3. Materials and Methods

This section presents the proposed methodology in terms of input data, rockfall source identification, trajectories and their characteristics, hazard, and mitigation processes. The optimization of the proposed hybrid model based on various machine-learning classifiers and the integration of fuzzy-AHP with the developed spatial model for rockfall hazard are also illustrated here.

3.1. Data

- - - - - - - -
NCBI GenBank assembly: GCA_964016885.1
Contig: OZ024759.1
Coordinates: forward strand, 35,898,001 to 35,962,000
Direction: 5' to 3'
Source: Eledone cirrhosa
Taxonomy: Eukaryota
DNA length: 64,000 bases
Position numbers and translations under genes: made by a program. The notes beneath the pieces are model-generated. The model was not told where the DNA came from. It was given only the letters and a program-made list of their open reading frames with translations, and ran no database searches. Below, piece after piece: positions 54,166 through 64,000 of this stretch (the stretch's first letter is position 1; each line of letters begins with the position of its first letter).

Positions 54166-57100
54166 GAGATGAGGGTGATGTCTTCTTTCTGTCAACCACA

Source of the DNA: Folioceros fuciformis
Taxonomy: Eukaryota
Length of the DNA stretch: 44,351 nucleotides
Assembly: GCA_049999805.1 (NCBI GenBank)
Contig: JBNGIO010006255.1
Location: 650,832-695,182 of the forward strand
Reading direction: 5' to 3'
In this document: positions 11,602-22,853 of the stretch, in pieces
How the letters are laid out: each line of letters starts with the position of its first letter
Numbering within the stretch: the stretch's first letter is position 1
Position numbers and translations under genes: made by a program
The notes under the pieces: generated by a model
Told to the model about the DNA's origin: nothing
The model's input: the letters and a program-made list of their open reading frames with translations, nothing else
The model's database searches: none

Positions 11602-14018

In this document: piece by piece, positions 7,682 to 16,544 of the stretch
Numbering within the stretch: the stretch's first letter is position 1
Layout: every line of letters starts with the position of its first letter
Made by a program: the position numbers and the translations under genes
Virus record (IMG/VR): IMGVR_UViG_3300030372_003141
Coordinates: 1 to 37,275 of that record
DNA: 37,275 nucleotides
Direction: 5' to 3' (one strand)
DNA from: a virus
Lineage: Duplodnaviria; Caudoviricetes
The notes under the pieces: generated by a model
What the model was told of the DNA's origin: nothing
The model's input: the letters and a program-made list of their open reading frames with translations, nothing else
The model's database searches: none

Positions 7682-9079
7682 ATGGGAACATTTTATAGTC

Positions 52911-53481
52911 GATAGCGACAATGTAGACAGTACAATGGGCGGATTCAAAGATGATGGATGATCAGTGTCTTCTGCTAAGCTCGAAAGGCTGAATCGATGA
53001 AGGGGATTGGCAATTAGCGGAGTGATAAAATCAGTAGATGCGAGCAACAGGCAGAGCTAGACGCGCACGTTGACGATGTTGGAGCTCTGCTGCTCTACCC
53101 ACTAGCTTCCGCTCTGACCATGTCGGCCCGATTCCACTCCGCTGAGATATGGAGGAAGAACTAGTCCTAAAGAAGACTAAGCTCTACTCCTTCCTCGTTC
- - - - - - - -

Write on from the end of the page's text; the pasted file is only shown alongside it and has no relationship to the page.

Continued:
The main datasets are LiDAR, rockfall inventory, and various spatial layers. An airborne laser scanner (ALS) device was employed to capture point clouds of millions of vector points (x, y, and z) for the study area and surroundings with flight height of 1000 m and a frequency rate of 25,000 Hz in 2015. The ALS produced a point cloud with point density of 9 points per square meter with root-mean-square-error of 0.15 m vertically and 0.30 m horizontally. The captured raw dataset was pre-processed to eliminate noises, outliers, thus generating a terrain model that is utilized to derive the conditioning factors of rockfall. The raw dataset of LiDAR includes ground and non-ground points, and therefore a filtering algorithms was applied to remove the non-ground points and deriving an accurate DTM. The rest point clouds were transformed into a DTM via an interpolation technique. In this research, a simple morphological filtering (SMRF) process [30], and kriging interpolation methods were employed to generate the DTM.A terrestrial laser scanner (TLS) with an accuracy of 3 mm was utilized to capture the slope topography from easily reachable locations in the two selected areas (Lang and Rapat) (Figure 2). Several scans were conducted from different positions with overlapping to cover the study area and to avoid shadow areas. The TLS generate multi point clouds of millions of vector points with an accuracy of 3 cm. The main goals of the TLS observation were to generate a 3D terrain model of entire slopes (for rockfall kinematic modelling) and to characterize the rocks’ geomechanical properties (the shape and volume of falling boulders). The derived point clouds were registered via using a geodetic Global Navigation Satellite System (GNSS) device (Figure 2) to determine the locations of a number of scanning positions and tie points. The rockfall inventory data was gathered from various sources encompassing of field observations (Figure 2), historical records, and high-resolution aerial photos (0.1 m). The in-situ measurements were performed utilizing a precise GNSS device that receives real-time corrections from the Survey Department of Malaysia. Ninety-five samples of rockfall, with their related features (Figure 1a), and 95 samples of non-rockfall were prepared for probability assessment. The non-rockfall samples were selected randomly based on land use, geology, and a slope threshold. The inventory data was split into two groups: training (70%) and testing (30) [31]. The training dataset was utilized to train the models and the remaining dataset was utilized for model validation and accuracy assessment. Several GIS datasets such as land-use, geological, rainfall, vegetation, roads, faults, and streams were also included to prepare rockfall conditioning factors. These factors were obtained from different official agencies and some of them were registered and transformed into an identical coordinate system.